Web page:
Wise Guys -- By 1986, director Brian DePalma had already fashioned a career with productions of stylish violence (Scarface), Hitchcock remakes (Dressed to Kill), creative horror films (Carrie), and derivative thrillers (Obsession).

But in Wise Guys, for some reason, he tried his hand at mobster comedy. This clunky piece of satire stars Danny DeVito and Joe Piscopo as two neighbors and lifelong friends who languish near the bottom of the local mob hierarchy.

When they cost their boss (Dan Hedaya) a small fortune, the boss secretly instructs each one of them to kill the other. Chaos ensues.

DePalma shows no hand at orchestrating comedy, with actors yelling at each other, mugging, taking pratfalls, and all while dodging bullets or suffering beatings. The blend never blends as it would later in films such as Analyze This.

Rated R, 91 minutes. Available from the Warner Archive Collection as a manufactured-on-demand disc.

The Spitfire Grill -- Lee David Zlotoff’s 1996 film follows a predictable path of redemption but does so with an authentic sense of humanity.

Alison Elliott plays Percy Talbott, who’s finishing up her time in prison for manslaughter. Afterward, prison officials help her find a menial job in Gillead, Maine, at the Spitfire Grill, run by local treasure Hannah Ferguson (Ellen Burstyn).

Before long, Percy has become a town favorite, proving invaluable to Hannah and the grill. But Hannah’s nephew Nahum (Will Patton) feels his inheritance threatened and tries to drive Percy away, even after she befriends Nahum’s wife, Shelby (Marcia Gay Harden).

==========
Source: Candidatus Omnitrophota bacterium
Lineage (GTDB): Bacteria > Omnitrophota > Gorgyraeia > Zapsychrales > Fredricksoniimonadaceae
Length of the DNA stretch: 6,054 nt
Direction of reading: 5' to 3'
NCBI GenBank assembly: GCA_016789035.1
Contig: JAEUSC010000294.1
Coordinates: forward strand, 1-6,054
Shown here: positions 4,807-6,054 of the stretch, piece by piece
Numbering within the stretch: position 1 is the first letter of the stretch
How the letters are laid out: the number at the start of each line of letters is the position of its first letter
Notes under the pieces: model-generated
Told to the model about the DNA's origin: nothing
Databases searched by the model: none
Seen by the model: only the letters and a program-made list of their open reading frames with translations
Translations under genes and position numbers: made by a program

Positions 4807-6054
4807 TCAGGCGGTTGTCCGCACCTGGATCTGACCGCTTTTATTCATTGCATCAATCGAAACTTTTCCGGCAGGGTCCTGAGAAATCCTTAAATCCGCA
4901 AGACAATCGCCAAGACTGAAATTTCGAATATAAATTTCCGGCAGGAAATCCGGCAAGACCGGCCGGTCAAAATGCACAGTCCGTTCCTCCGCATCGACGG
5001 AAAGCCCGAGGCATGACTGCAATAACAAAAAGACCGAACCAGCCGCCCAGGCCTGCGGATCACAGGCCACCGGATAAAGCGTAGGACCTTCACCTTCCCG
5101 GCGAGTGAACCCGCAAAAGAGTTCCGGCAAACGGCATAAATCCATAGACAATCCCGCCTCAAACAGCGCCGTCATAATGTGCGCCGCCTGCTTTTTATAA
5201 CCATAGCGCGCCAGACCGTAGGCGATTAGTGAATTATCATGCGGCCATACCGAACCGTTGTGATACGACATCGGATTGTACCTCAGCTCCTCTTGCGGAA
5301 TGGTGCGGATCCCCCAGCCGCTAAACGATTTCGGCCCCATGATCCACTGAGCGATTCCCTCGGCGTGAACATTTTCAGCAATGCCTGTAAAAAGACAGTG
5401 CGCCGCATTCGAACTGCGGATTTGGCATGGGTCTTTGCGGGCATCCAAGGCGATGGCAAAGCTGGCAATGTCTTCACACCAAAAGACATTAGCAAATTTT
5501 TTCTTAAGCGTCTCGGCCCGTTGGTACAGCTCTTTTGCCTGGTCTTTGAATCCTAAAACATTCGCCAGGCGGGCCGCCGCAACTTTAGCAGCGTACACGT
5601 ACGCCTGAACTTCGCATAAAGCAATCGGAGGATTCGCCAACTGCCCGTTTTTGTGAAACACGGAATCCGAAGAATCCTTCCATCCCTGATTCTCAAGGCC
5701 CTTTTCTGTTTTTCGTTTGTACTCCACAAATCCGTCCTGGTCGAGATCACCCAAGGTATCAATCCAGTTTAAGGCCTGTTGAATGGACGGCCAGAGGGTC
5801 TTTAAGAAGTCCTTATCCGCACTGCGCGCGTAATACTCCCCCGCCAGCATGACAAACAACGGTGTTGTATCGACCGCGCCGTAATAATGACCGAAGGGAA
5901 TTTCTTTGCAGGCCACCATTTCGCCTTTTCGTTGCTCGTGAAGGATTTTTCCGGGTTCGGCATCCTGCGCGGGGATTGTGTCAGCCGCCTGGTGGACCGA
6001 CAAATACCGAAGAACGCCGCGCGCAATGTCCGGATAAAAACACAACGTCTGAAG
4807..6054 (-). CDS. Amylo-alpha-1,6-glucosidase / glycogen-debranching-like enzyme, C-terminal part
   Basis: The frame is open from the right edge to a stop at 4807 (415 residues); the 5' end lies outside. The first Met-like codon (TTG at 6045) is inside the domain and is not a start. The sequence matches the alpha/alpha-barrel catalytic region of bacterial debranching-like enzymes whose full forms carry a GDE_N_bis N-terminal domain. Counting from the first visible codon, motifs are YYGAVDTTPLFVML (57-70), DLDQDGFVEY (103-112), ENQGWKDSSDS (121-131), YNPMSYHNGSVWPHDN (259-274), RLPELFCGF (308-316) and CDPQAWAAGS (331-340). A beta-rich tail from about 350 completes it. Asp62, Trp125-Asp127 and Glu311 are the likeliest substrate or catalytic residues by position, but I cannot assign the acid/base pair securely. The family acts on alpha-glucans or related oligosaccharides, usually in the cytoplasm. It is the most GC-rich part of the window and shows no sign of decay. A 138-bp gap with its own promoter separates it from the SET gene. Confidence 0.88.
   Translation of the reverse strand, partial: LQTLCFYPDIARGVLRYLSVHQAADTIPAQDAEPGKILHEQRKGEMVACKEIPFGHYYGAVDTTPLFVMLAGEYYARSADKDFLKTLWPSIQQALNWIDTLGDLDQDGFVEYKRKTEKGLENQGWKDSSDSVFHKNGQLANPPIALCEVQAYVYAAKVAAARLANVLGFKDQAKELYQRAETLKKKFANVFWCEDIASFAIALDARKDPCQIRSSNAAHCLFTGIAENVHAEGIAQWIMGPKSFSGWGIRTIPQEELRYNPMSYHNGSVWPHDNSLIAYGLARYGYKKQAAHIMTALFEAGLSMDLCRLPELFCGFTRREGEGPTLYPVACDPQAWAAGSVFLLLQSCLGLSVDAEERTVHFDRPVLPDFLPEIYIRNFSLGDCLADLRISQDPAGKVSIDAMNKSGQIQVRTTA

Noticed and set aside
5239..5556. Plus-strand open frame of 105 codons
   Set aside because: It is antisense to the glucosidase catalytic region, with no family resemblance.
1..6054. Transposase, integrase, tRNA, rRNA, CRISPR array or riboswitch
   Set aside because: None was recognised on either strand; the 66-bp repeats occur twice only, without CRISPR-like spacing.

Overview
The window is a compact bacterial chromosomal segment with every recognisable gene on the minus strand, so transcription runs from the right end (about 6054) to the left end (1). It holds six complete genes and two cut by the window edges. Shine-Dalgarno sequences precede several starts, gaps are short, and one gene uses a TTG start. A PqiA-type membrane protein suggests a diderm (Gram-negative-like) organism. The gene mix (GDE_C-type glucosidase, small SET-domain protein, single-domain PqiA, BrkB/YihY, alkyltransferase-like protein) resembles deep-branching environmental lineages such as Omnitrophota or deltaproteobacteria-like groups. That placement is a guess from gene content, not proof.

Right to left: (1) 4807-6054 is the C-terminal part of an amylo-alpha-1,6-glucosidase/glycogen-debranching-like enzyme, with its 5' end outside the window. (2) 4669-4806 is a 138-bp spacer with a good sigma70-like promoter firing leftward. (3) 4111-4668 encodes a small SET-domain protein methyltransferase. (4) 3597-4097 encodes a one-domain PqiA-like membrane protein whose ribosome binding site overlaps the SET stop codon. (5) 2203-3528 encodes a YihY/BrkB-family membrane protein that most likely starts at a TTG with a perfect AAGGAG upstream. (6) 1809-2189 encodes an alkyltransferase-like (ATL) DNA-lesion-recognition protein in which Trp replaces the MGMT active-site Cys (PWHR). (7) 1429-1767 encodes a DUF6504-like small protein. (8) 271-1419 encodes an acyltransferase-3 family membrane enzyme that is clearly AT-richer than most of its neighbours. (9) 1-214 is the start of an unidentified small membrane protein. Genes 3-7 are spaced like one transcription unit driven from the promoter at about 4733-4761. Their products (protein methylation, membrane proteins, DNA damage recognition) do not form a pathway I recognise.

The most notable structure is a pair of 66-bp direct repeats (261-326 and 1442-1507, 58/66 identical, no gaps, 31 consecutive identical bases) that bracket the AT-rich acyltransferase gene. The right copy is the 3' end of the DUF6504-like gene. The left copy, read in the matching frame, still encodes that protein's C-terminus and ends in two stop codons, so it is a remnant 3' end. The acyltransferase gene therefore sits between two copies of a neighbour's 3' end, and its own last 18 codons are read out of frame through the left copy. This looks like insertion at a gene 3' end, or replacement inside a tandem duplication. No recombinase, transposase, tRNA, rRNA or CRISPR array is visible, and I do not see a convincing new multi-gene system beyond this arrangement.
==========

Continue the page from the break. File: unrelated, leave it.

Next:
Zlotoff’s story delivers the expected redemption, but not before some third-act surprises that prove Percy’s mettle and solid character, while also revealing her troubled past.

Rated PG-13, 116 minutes. Available from the Warner Archive Collection.

Zombie Massacre -- In this week’s zombie entry, the writing and directing team of Marco Ristori and Luca Boni go nuclear.

When a government bacteriological program goes awry, a small town fills with zombies. A military squad embarks on a mission to enter the town and set off an atomic bomb inside a nuclear processing plant. What could possibly go wrong?

Not rated, 90 minutes. The DVD contains a 42-minute “making of” featurette and a storyboard prologue to complement the storyboards.

And, finally, from this week’s TV arrivals:

The Twilight Zone: The Complete Fourth Season Note to teenage girls: The Twilight Zone has nothing to do with vampires or lovesick teens. Instead, it was a popular TV series in the 1960s, created and mostly written by Rod Serling, surely one of the most original minds ever to work in television.

This fourth season shows no slack-off from Serling’s previous three. This collection serves up 18 episodes on five episode-only discs (no frills here). The episodes run around 52 minutes — about twice the episode length of those in earlier seasons.

The fourth season continued to draw impressive guest stars, including Robert Duvall, Burt Reynolds, Bill Bixby (the original Incredible Hulk), Dennis Hopper, Ann Jillian, Anne Francis, James Whitmore, James Best, George Grizzard (taking a dual role in the clever “In His Image”), and many others. The season also featured some of the best-known segments from the series: “Death Ship,” “He’s Alive,” “I Dream of Genie,” “The New Exhibit,” “On Thursday We Leave for Home, and others that remain fresh and chilling.

Not rated, about 15 1/2 hours.

Also available Tuesday on DVD: Oblivion, On the Road, The Place Beyond the Pines, To the Wonder, West of Memphis.